Designed to give homeowners a fairer deal and greater rights and protections, the Leasehold and Freehold Reform Bill was introduced to Parliament on 27 November 2023. Whilst it is still very much work in progress, the current draft contains a number of reforms which will have significant impact on the property market, flats’ owners and landowners.
What is a leasehold?
A leasehold is a type of property ownership where an individual owns the right to use and occupy a property for a specified period of time, but does not own the land on which the building was erected. Instead, the land is typically owned by a separate entity known as the freeholder (or landlord). A lease agreement outlines the rights and responsibilities of both the leaseholder and the freeholder, including any ground rent and maintenance charges the leaseholder may be required to pay. When the lease term expires, ownership of the property reverts to the freeholder, unless the lease is extended or renewed.
The system of leasehold property ownership in England dates back to 11th Century. It was created to ensure someone (the freeholder) takes responsibility for the maintenance of common structures and areas thus relieving homeowners from the burden of directly managing and funding significant repairs. Professional management can also help ensure that properties meet certain standards, and help avoid potential neighbour disputes.
Nevertheless, there is general agreement that the system requires reform, and the new Bill should make it easier for leaseholders to:
- Extend their leases
- Buy their freeholds
- Take over management of their buildings.
What is changing?
The Leasehold and Freehold Reform Bill proposes to:
- Increase the standard lease extension to 990 years (up from 90 years in flats and 50 years in houses) with ground rent at zero.
- Remove the so-called ‘marriage value’, which makes it more expensive to extend leases when they’re close to expiry.
- Remove the requirement for a new leaseholder to have owned their house or flat for two years before they can benefit from these changes.
- Allow leaseholders in buildings with up to 50% non-residential floorspace to buy their freehold or take over its management (up from 25%).
- Set a maximum time and fee for the provision of information required to make a sale to a leaseholder by their freeholder.
- Require transparency over leaseholders’ service charges.
- Replace building insurance commissions for managing agents, landlords and freeholders with transparent administration fees.
- Require freeholders who manage their properties to belong to a redress scheme so leaseholders can challenge them if needed.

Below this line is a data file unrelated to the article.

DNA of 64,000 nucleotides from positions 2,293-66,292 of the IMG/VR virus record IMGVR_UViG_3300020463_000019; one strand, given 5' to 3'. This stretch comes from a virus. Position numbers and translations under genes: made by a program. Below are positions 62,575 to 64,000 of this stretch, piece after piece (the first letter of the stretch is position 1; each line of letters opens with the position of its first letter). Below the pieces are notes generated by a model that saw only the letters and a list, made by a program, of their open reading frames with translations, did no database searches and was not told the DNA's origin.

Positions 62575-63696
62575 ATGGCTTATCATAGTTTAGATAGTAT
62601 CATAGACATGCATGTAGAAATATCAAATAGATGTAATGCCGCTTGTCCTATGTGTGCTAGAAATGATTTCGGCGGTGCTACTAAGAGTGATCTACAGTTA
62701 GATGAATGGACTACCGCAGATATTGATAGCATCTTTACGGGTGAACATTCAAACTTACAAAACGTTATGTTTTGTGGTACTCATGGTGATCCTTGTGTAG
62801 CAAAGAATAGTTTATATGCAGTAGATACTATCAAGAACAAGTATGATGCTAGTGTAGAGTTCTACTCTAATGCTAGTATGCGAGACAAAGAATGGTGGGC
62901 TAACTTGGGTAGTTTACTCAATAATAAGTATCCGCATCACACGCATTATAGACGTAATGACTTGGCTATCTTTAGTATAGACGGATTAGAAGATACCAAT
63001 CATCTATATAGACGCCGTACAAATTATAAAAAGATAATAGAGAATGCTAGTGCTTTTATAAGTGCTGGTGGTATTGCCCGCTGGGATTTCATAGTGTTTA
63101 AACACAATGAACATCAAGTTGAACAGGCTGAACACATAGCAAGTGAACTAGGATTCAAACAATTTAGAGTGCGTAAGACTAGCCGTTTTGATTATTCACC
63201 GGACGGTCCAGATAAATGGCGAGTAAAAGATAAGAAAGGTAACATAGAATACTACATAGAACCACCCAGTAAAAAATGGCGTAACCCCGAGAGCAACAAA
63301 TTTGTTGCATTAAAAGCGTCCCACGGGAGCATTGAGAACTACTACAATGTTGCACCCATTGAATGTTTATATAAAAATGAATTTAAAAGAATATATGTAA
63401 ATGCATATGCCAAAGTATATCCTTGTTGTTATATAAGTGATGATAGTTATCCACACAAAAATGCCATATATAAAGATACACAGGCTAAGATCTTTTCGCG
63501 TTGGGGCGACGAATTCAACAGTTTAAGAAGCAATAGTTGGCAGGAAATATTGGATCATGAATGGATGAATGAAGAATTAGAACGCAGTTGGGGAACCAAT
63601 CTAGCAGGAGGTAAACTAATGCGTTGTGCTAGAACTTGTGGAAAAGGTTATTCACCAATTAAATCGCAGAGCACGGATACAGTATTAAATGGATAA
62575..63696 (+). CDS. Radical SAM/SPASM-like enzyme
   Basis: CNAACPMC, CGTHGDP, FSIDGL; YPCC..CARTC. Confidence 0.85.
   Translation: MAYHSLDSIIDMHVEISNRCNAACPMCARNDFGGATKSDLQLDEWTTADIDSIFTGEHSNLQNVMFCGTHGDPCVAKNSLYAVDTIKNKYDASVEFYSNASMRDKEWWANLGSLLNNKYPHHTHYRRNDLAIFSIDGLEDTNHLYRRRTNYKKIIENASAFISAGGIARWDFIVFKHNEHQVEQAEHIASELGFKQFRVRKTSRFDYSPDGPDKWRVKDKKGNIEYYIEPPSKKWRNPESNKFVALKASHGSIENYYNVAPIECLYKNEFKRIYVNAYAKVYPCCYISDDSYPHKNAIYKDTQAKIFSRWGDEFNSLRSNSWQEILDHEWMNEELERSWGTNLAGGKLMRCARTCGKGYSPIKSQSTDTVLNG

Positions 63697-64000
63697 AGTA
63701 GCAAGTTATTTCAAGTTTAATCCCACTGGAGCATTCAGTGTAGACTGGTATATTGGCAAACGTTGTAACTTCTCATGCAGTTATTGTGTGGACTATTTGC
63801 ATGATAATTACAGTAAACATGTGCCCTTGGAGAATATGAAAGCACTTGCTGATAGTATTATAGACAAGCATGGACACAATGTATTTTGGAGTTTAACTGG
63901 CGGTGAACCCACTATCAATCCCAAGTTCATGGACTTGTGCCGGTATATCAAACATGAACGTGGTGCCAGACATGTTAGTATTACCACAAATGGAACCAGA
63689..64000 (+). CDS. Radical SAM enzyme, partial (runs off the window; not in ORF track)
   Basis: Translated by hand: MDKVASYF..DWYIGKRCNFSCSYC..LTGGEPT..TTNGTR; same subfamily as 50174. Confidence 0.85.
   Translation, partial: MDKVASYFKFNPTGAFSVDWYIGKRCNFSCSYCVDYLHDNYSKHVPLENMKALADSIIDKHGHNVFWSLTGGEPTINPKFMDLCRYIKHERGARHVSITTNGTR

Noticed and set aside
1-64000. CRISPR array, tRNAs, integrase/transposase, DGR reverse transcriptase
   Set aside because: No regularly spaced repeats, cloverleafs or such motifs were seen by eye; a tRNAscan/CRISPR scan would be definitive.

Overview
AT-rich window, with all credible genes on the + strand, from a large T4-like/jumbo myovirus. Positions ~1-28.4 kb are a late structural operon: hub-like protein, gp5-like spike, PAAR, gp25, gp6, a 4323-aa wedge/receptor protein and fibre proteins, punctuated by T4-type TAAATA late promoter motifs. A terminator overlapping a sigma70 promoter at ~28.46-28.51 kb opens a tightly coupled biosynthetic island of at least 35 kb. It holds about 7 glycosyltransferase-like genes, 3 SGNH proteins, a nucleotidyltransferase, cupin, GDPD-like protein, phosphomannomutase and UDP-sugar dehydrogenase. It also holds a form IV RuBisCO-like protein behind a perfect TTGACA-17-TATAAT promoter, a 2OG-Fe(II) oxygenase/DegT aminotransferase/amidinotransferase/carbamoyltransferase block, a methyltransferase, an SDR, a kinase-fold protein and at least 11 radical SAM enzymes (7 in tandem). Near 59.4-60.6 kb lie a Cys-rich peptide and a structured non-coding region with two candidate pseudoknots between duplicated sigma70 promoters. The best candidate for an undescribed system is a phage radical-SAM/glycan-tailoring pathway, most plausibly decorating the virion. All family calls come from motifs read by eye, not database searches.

- Grant freehold homeowners on private and mixed tenure estates the same rights of redress as leaseholders.
- Build on the legislation brought forward by the Building Safety Act 2022.
Most of the proposed reforms constitute a mere expansion of the leaseholders’ protections which are already in place but theoretically will make it simpler and less expensive to own and maintain a flat. At the same time, the concept of leasehold as a contract between the Landlord and the Tenant in principle remains in situ and there will still be service charges and management charges, Landlord’s control on alterations and underletting and premium payable for lease term extension or purchase of a share of the freehold. Last but not the least, the most controversial issue of leasehold houses has not been resolved as the latest draft does not include the long-awaited ban.
Where are we up to?
The Bill is expected to become law before the next general election.
Affected freeholders should seek legal advice to prepare for the new legislation. For example, things to consider include:
- Whether the proposed cap on ground rent in existing residential leases will affect income.
- What might happen if more leaseholders decide to take over the management of their buildings and freeholders lose control.
- Whether less-experienced individuals managing buildings will lead to increased risks, higher insurance premiums, and devalued properties.
If you would like to know more about how the Leasehold and Freehold Reform Bill will impact you, please do not hesitate to contact Anna Severtoka or Mark Smith in our real estate team.
This article is for general purpose and guidance only and does not constitute legal advice. It should not replace legal advice tailored to your specific circumstances.